Mr Biden won 63 per cent of the black vote in Virginia, according to network exit polls published by CNN. A majority of Virginia Democrats said they would prefer a nominee who can beat President Donald Trump in November over a candidate who agrees with them on the issues.

Delivery of results may be affected by vote-counting and weather. The outcome in California, the biggest prize of the night, may not be known for hours after polls close or even days as officials wait for mail-in ballots to arrive and be counted. In Tennessee, polling places in some parts of Nashville will stay open until 10pm local time after tornadoes that swept through the area caused extensive damage and killed at least 22 people.

The Super Tuesday round of primaries marks the first time Mr Bloomberg has appeared on the Democratic presidential ballot. He and Ms Warren, whose best performance to date was third in the Iowa caucuses, will confront the question of whether to continue in the race if they don't collect a sizable number of delegates.

CONVENTION BATTLE

Both have vowed to press on. Mr Bloomberg acknowledged on Tuesday that the only way he can secure the Democratic nomination is if neither Mr Biden nor Mr Sanders wins a majority of delegates and the decision is left to a battle at the party convention in July.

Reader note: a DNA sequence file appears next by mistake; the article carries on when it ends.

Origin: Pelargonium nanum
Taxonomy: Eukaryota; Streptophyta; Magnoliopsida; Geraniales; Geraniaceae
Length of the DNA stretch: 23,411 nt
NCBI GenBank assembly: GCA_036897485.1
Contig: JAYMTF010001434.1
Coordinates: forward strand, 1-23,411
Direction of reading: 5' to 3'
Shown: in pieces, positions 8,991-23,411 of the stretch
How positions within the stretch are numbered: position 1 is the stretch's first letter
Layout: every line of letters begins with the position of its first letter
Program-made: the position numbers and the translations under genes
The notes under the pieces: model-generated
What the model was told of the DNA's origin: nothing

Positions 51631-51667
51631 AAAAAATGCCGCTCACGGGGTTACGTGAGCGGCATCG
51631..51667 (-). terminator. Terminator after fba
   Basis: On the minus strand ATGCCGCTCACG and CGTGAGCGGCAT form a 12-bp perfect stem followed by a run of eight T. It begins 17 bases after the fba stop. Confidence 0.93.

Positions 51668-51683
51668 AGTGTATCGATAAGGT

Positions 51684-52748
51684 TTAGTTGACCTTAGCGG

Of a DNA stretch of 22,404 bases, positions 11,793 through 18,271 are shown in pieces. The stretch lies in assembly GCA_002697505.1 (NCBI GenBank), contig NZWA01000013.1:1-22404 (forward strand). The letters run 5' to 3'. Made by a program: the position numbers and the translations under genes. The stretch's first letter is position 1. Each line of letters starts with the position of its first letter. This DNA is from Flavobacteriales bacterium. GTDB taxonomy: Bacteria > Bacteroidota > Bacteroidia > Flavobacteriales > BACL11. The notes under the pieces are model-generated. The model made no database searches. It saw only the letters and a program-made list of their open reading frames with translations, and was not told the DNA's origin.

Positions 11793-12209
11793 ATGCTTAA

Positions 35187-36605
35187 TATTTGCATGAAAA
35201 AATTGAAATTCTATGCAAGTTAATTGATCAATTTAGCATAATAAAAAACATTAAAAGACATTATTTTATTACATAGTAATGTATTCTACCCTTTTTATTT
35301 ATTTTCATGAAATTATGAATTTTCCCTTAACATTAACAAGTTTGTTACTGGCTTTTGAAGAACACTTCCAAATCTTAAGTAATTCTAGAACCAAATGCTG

"I don't think that I can win any other ways, but a contested convention is a democratic process," Mr Bloomberg said during a stop at a campaign office in Miami. "There are rules of the Democratic Party of how you go about this."

Mr Bloomberg is the founder and majority owner of Bloomberg LP, the parent company of Bloomberg News. 

 
 

Beyond Super Tuesday, there are several major caches of delegates available later this month with Michigan, Florida, Illinois and Ohio among the states holding primaries.

"After Super Tuesday, they're all opportunities. I think I'll do well in Florida, Michigan, it goes down the line," Mr Biden said on Tuesday.

Mr Sanders - a self-described democratic socialist who many in the party fear would return Mr Trump to the White House - seems certain to emerge on Tuesday with the most delegates. Mr Biden's task is to win enough support to stand as a credible challenger to Mr Sanders as the primary calendar moves to contests that stretch through June, a task that would be made easier by the growing support he's received just since Saturday night.